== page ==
In response to the story, Matthews told The Cut: "This was a terrible comment I made in poor taste during the height of the Bill Cosby headlines. I realize that's no excuse. I deeply regret it and I'm sorry." In December 2015, disgraced comedian Bill Cosby was charged with sexual assault after being accused of sexually assaulting more than 50 women and using drugs to render his victims unconscious.

Shortly after The Cut's story was published, The Daily Caller's Amber Athey said on Twitter that she'd talked to "six former employees and guests" at the network who said that "these types of comments were par for the course for Matthews." The Cut notes that the Matthews' distasteful joke is part of "a long history of [him] talking disparagingly about Hillary Clinton." Kelly O'Meara Morales

December 29, 2017
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An NBA player has been accused of sexually assaulting a woman and then paying off the alleged victim, TMZ Sports reported Friday.

Avery Bradley, now a guard for the Detroit Pistons, allegedly assaulted a woman in Cleveland earlier this year while playing for the Boston Celtics. On May 23, Bradley's Celtics were in Ohio for a playoff game against the Cleveland Cavaliers, and after the game Bradley allegedly assaulted an unnamed woman, whom TMZ Sports described as a "reality star." The alleged victim claims she was too inebriated to consent.

TMZ Sports reported that Bradley and the alleged victim negotiated a civil settlement. Exactly how much Bradley paid the woman is not known, but TMZ Sports claimed that a settlement of as much as $400,000 was at least briefly considered. The settlement included a confidentiality agreement "to protect the reputation and privacy of Mr. Bradley and his family," Bradley's lawyer, Brian Wolf, told ESPN.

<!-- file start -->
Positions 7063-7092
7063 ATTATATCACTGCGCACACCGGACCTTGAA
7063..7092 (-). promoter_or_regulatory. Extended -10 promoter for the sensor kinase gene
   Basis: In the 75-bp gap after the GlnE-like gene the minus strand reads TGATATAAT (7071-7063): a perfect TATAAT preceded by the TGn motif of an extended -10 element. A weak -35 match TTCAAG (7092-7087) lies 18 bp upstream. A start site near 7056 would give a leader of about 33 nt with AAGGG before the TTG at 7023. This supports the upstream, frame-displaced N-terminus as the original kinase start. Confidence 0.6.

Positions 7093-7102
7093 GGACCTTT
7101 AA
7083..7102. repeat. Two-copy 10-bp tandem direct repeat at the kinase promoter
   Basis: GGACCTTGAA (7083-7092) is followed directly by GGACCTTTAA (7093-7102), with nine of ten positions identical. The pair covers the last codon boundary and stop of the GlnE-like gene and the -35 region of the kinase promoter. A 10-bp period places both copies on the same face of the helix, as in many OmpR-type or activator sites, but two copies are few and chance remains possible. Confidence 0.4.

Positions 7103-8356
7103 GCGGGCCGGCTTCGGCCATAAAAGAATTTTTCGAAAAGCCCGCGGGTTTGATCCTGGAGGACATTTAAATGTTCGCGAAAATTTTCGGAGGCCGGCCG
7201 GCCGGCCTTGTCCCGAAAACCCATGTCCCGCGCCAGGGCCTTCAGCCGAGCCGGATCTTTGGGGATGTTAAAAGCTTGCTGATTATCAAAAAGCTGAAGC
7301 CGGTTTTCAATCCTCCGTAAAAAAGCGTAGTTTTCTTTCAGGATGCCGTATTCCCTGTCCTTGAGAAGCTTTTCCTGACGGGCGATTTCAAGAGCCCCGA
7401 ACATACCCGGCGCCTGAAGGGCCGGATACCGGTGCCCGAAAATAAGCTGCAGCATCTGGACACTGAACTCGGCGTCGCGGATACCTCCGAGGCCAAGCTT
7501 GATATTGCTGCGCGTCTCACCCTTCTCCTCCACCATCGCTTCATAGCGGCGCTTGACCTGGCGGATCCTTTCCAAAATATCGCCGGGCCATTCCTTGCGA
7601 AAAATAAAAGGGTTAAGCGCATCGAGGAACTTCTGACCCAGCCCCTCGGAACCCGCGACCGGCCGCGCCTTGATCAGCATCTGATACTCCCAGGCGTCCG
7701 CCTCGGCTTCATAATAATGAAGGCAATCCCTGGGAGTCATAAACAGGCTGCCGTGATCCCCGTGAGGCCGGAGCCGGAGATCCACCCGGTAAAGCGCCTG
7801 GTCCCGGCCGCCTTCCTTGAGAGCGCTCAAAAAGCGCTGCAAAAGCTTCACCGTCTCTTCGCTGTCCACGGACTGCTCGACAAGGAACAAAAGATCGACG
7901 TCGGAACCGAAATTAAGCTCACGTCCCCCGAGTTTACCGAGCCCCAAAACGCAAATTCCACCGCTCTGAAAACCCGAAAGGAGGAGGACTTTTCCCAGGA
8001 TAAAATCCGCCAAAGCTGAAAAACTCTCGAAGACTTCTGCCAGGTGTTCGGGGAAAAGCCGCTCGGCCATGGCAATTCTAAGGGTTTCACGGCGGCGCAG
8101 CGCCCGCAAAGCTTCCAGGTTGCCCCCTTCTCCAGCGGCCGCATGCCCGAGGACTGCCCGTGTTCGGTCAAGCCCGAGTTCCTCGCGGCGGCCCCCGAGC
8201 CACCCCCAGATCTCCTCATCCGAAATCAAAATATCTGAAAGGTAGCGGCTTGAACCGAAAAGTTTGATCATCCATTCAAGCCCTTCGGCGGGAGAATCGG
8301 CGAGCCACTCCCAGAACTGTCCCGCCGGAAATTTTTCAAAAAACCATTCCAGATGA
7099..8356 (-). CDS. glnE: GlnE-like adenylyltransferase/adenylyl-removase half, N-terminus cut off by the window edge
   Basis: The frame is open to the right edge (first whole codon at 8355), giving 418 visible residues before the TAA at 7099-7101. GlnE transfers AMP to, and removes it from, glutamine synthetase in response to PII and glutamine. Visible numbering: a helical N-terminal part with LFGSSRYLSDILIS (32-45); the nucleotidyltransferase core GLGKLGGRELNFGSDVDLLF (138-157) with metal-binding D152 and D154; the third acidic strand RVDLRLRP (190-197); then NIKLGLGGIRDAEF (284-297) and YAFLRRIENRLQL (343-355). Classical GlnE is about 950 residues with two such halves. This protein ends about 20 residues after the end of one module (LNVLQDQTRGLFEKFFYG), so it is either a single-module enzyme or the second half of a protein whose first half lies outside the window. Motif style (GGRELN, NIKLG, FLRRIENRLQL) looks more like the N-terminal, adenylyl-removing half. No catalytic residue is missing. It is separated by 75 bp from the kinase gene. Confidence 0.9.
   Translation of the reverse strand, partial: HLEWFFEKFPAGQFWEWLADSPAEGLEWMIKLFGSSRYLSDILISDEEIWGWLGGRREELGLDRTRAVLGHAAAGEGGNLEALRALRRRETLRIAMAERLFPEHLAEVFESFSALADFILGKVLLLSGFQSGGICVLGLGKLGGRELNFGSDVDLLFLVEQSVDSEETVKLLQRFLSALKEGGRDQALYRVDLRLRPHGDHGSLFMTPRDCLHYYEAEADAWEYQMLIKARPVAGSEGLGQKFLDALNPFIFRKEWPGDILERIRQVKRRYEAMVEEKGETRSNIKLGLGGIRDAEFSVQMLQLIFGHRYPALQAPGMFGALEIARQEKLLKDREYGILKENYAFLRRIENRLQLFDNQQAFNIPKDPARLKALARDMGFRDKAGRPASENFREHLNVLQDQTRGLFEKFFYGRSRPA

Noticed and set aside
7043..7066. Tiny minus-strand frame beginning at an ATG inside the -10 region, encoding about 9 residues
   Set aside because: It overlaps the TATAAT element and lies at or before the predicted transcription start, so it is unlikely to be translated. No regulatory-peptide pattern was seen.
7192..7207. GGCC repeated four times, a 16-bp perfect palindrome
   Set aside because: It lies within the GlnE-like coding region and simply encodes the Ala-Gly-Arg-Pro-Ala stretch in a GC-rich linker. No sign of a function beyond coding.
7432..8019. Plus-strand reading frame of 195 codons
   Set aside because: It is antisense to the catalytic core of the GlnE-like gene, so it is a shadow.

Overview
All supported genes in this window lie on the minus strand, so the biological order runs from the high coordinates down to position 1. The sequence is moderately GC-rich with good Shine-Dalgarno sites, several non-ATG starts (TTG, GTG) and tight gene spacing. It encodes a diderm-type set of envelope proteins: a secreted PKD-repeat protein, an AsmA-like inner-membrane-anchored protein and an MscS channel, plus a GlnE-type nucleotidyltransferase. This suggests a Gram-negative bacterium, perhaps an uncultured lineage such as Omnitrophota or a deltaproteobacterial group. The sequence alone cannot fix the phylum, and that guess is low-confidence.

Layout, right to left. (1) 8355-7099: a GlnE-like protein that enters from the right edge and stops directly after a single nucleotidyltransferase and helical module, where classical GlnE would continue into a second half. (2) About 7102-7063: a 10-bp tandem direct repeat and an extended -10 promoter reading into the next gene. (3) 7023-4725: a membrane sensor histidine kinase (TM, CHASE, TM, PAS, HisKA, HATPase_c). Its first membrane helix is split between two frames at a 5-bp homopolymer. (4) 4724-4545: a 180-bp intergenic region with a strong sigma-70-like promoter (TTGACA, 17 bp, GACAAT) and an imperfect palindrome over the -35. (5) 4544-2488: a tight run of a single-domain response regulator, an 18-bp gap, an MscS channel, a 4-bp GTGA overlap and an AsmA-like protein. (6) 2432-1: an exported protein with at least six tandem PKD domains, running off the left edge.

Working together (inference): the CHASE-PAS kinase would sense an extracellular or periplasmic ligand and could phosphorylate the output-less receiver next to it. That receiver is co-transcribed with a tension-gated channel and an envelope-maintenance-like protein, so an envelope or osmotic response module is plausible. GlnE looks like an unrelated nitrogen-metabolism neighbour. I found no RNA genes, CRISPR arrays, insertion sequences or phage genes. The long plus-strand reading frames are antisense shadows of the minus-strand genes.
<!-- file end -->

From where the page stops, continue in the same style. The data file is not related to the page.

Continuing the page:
Wolf additionally emphasized to TMZ Sports that his client is innocent. "Mr. Bradley absolutely denies having engaged in wrongdoing whatsoever. The confidentiality agreement specifically refutes and denies the validity of all allegations of any wrongful conduct by Mr. Bradley," Wolf said.

The Boston Globe reported that the Celtics were unaware of any accusations against Bradley until TMZ Sports released its report early Friday. The Celtics traded Bradley to the Pistons in July; neither the Pistons nor the NBA have released any public statement on the allegations, ESPN reported. Kelly O'Meara Morales

December 28, 2017
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Several guests of the Dr. Phil show claim that as they struggled with severe substance addictions, the show helped them find drugs and alcohol, Stat and The Boston Globe reported Thursday.

In 2013, former Survivor winner Todd Herzog appeared on the Dr. Phil show and was so intoxicated that he was struggling to stand. During the interview, host Phillip McGraw — better known as Dr. Phil — said that he'd "never talked to a guest who was closer to death." But Herzog insisted to Stat that he was actually sober when he arrived to the Los Angeles set. Instead, he said, a bottle of vodka was waiting for him in his dressing room; battling alcoholism at the time, Herzog said he emptied its contents. Then, he told Stat, he was given a dose of anti-anxiety medication by an employee who said it would "calm his nerves."

Two other former guests claim that Dr. Phil staffers helped them procure drugs before the show. Marianne Smith, who accompanied her heroin-addicted niece to the show's set, told Stat that a show's producer suggested they acquire the drug in Los Angeles' Skid Row neighborhood after she raised concerns that her niece was experiencing withdrawal. In another instance, a show staffer reportedly accompanied and filmed a pregnant woman in withdrawal buying heroin after she could not receive detox treatment at a hospital; the footage was aired on Dr. Phil. A spokesman for the show told Stat that the staffer "simply documented the natural behavior she observed, which would have occurred whether she was there or not."

The spokesman, Martin Greenberg, initially told Stat that the show medically supervises all of its guests, but he backtracked that claim a week later. "We mean 100 percent of guests agreeing to treatment. It does not mean that a guest is being monitored 100 percent of the time," he said. "We cannot control what we cannot control."

Read the entire report at STAT. Kelly O'Meara Morales